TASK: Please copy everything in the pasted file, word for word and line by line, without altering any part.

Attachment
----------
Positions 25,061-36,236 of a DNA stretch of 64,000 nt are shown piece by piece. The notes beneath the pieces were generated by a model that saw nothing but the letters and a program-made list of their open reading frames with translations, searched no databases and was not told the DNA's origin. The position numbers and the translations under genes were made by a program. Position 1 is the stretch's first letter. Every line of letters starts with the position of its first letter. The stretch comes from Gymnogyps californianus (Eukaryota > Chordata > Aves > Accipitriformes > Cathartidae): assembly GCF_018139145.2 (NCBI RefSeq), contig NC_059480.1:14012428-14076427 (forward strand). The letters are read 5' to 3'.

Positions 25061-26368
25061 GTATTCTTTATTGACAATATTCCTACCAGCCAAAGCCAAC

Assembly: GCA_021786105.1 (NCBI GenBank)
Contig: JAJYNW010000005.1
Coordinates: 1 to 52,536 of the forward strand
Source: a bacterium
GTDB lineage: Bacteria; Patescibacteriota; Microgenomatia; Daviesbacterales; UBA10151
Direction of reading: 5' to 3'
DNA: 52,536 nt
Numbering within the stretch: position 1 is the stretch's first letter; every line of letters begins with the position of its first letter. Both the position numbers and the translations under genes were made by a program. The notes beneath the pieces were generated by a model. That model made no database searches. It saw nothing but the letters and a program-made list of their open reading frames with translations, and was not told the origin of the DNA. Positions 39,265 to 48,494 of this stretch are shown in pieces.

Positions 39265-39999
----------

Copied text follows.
Positions 25,061-36,236 of a DNA stretch of 64,000 nt are shown piece by piece. The notes beneath the pieces were generated by a model that saw nothing but the letters and a program-made list of their open reading frames with translations, searched no databases and was not told the DNA's origin. The position numbers and the translations under genes were made by a program. Position 1 is the stretch's first letter. Every line of letters starts with the position of its first letter. The stretch comes from Gymnogyps californianus (Eukaryota > Chordata > Aves > Accipitriformes > Cathartidae): assembly GCF_018139145.2 (NCBI RefSeq), contig NC_059480.1:14012428-14076427 (forward strand). The letters are read 5' to 3'.

Positions 25061-26368
25061 GTATTCTTTATTGACAATATTCCTACCAGCCAAAGCCAAC

Assembly: GCA_021786105.1 (NCBI GenBank)
Contig: JAJYNW010000005.1
Coordinates: 1 to 52,536 of the forward strand
Source: a bacterium
GTDB lineage: Bacteria; Patescibacteriota; Microgenomatia; Daviesbacterales; UBA10151
Direction of reading: 5' to 3'
DNA: 52,536 nt
Numbering within the stretch: position 1 is the stretch's first letter; every line of letters begins with the position of its first letter. Both the position numbers and the translations under genes were made by a program. The notes beneath the pieces were generated by a model. That model made no database searches. It saw nothing but the letters and a program-made list of their open reading frames with translations, and was not told the origin of the DNA. Positions 39,265 to 48,494 of this stretch are shown in pieces.

Positions 39265-39999